The great divide in the experience of the pandemic was especially evident in the vacation home sales market. While many families suffered from illness, unemployment and financial distress from the coronavirus pandemic and economic shutdown, people who were able to keep their jobs and work remotely faced less severe monetary consequences.
Many saved more money and saw their home values increase, which meant they could purchase a second home where they could work remotely and spend time with their families.
The National Association of Realtors’ 2021 Vacation Home Counties report provides the data to prove what’s been anecdotally evident for months: 2020 was the year of the vacation home.
Sales of vacation homes rose 16.4 percent in 2020 compared with 2019, while the total growth of all existing-home sales was just 5.6 percent during that same period. And 2021 appears to be shaping up the same way: From January to April 2021, vacation home sales jumped 57.2 percent year-over-year compared with the 20 percent year-over-year growth in total existing-home sales.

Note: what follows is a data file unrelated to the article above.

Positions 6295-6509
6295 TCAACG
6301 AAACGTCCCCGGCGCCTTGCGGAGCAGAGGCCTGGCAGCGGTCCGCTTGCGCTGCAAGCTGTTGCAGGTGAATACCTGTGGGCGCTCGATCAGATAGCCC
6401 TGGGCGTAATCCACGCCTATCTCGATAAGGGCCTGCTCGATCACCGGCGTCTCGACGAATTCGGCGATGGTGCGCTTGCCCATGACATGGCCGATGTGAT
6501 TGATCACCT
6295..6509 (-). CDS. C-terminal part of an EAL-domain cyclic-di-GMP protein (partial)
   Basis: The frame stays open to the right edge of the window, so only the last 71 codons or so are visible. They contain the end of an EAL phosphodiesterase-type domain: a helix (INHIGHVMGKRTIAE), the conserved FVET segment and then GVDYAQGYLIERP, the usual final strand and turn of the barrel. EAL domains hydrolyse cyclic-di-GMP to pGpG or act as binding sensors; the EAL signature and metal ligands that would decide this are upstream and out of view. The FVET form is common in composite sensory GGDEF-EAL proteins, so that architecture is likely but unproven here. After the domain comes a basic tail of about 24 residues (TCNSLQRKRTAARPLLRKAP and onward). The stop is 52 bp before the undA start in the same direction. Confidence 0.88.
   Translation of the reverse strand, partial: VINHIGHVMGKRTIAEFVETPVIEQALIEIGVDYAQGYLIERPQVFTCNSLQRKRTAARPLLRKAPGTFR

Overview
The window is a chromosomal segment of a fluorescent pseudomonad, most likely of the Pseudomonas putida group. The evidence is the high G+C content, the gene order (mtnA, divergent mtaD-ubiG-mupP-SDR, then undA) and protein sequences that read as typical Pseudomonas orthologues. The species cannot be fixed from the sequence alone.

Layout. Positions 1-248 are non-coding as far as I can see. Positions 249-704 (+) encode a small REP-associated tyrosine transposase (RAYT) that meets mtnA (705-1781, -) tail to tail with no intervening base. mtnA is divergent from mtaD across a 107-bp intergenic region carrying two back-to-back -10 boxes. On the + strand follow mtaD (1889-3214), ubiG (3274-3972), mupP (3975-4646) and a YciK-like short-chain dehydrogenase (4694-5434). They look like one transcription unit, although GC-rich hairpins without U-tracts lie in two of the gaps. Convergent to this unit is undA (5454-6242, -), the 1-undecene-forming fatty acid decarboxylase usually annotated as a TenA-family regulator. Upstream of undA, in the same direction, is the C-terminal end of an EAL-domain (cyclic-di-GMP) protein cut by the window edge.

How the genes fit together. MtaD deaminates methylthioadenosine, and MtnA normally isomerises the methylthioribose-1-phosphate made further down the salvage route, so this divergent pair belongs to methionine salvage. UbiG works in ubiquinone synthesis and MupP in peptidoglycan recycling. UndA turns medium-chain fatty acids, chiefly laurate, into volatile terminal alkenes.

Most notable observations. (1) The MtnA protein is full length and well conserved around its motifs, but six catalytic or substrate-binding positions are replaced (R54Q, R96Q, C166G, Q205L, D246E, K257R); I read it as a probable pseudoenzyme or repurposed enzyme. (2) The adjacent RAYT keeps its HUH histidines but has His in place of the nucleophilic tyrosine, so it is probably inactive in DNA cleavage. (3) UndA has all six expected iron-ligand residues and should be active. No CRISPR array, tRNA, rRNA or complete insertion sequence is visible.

Home buyers in 2021 need more cash, face more competition
Naturally, demand drove prices higher at a faster pace for vacation homes, too. The median existing-home sales price rose by 14.2 percent in vacation home counties, compared with 10.1 percent in nonvacation home counties. A county is considered by NAR to be a vacation county if at least 20 percent of the homes are identified as seasonal, occasional or recreational-use housing.
The surge of vacation home purchases began in the second half of 2020 and continued at least through April 2021, according to NAR’s report.
Top 10 vacation home rankings by county are:
- Lee County, Fla.
- Oscoda County, Mich.
- Swain County, N.C.
- Collier County, Fla.
- Dukes County, Mass.
- Alleghany County, N.C.
- Garrett County, Md.
- Barnstable County, Mass.
- Alcona County, Mich.
- Macon County, N.C.
Regionally, home sales in vacation home counties grew fastest (nearly 31 percent) in 2020 compared with 2019 in the South Atlantic, which includes Delaware, Florida, Georgia, Maryland, North Carolina, South Carolina, Virginia, West Virginia and D.C.
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